By almost any standard the great libertarian experiment has failed.

Economic turmoil has been constant since the 1980s because banks and other private financial institutions have been given great freedom. They have taken advantage of that privilege for their own benefit but the vast majority of people have suffered as a result. The problems with financial institutions over the last few years are a clear result of the policies of the the 1970s and 1980s.

Whatever income equality previously existed has been totally destroyed by the reforms. In every country the rich are becoming overwhelmingly richer, and the poor are worse off in real terms in almost every case. I discussed this and showed how incredibly unbalanced wealth distribution in the US is in a blog entry called “When the Revolution Comes” on 13 March.

I haven’t looked at recent figures for other countries but I know that if you look at the numbers for New Zealand it soon becomes apparent that since the economic revolution here almost every indicator has become worse. Unemployment is greater, total foreign debt (including private debt) is greater, we have less democracy, we have less control of our own resources, we have more income inequality, and we have a lot less economic certainty.

So what has really been achieved? For the top 5% the revolution has been great. Big corporations and foreign banks can demand freedom from government intervention so they can do what they want (of course they don’t get total freedom but get a lot more than they should). But when things go wrong it’s time for government handouts they are the first in the queue.

And as I said in anther recent blog entry (“Personal Responsibility” on 4 April) the new aristocracy are given huge salaries and complete respect (and agan plenty of free handouts) even though their competence is highly debatable.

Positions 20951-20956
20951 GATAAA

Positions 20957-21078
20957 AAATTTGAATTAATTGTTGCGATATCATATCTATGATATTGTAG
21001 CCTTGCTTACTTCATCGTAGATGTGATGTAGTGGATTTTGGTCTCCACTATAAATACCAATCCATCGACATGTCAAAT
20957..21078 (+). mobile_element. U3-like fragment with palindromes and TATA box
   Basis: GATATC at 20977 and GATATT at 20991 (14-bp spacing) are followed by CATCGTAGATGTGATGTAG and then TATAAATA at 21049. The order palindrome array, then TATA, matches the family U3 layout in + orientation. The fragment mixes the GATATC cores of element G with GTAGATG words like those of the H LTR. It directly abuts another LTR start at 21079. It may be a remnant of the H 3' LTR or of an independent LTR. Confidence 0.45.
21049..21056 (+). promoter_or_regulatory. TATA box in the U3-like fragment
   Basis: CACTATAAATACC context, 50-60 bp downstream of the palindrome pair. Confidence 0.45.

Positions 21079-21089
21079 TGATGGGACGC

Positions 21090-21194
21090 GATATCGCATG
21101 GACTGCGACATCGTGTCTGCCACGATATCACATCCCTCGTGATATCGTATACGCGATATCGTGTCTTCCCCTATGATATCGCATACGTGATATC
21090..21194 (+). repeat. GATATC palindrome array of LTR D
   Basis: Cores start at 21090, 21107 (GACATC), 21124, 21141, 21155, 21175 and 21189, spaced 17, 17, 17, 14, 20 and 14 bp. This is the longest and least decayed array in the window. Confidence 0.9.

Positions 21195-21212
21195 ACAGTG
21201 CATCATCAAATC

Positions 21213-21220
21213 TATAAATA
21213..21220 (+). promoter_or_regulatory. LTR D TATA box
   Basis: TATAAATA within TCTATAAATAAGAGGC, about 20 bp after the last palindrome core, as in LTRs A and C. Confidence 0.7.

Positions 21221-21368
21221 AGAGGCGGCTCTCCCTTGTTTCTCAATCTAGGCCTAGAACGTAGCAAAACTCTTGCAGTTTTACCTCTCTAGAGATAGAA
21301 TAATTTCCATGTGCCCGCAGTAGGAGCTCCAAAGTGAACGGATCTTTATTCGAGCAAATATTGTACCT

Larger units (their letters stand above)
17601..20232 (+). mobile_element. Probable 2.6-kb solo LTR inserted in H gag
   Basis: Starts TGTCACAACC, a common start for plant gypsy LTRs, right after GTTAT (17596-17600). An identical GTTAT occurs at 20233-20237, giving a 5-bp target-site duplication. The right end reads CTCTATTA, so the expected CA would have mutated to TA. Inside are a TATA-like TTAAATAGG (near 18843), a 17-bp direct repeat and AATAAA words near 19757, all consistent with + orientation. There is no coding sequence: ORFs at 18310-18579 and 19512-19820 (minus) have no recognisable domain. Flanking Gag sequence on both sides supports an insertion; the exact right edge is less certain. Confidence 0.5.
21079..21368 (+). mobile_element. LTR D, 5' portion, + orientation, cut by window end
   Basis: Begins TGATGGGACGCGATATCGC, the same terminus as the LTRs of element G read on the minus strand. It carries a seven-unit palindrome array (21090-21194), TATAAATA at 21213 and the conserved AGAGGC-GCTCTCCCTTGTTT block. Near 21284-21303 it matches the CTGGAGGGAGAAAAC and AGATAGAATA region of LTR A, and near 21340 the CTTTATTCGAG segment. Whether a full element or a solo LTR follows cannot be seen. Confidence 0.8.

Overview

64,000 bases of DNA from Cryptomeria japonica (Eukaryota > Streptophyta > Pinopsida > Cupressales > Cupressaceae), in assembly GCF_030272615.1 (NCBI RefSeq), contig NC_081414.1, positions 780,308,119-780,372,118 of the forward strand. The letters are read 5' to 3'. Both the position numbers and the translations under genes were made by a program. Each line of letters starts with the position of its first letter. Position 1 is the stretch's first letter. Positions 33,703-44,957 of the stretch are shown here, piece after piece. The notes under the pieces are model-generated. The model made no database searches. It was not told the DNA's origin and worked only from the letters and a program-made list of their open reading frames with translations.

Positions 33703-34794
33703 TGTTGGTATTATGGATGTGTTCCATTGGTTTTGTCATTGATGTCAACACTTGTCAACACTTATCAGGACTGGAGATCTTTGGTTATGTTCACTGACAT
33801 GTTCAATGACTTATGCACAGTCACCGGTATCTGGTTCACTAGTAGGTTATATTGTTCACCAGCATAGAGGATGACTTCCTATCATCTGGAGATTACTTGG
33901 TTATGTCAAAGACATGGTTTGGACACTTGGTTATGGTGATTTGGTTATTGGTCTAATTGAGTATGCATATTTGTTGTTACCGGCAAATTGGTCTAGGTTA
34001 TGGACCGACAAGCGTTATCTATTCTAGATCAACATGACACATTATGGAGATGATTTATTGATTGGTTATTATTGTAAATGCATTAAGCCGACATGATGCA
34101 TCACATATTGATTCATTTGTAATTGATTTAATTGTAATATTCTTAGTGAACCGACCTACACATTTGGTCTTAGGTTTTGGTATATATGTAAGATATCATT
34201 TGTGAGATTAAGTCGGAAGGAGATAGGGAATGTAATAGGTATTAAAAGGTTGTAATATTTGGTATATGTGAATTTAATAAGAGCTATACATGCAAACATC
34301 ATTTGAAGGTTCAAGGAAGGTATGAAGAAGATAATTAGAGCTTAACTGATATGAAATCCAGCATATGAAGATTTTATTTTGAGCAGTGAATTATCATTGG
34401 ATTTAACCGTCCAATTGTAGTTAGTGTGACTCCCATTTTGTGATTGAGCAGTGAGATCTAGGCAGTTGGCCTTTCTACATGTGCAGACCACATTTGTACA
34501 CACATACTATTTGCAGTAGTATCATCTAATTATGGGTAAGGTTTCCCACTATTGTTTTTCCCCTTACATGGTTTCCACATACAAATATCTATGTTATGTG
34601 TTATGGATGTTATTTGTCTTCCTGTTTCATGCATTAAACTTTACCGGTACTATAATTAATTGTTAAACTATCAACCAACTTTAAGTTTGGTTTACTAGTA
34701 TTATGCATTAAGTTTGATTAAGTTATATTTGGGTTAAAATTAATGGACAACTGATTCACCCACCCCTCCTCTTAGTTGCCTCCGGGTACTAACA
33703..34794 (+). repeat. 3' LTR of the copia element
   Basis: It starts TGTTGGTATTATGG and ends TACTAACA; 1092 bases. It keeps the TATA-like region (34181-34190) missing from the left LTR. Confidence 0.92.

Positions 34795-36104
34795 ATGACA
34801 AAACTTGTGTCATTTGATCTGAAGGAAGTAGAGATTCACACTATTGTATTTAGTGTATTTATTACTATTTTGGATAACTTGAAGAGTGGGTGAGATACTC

But if the revolution only favoured 5% of the population why do the other 95% continue to vote for these policies? Well in many cases their is really no alternative. Both major parties in the US are very pro-big business and very much accept the existing economic ideology. The same has been true in the UK and New Zealand where the traditionally left-wing Labour parties have embraced the new ideas as much as anyone.

But there is also the idea I started with. These ideas’ time had come and people were swept along on a tide of change without really understanding why. There are definite signs that this is finally starting to change. The “left” is in power in the US and demographics have weakened the Republican party there. The Tory government in the UK is unpopular. And even our current conservative government in New Zealand has backed away from the extreme policies of the past. Sure they still want to sell off assets but only 49% instead of the lot like they would have done in the past.

There are signs that the new zeitgeist is more moderate than that of the past. I just hope that it is real and can be as irresistible as the last one which has turned out so badly.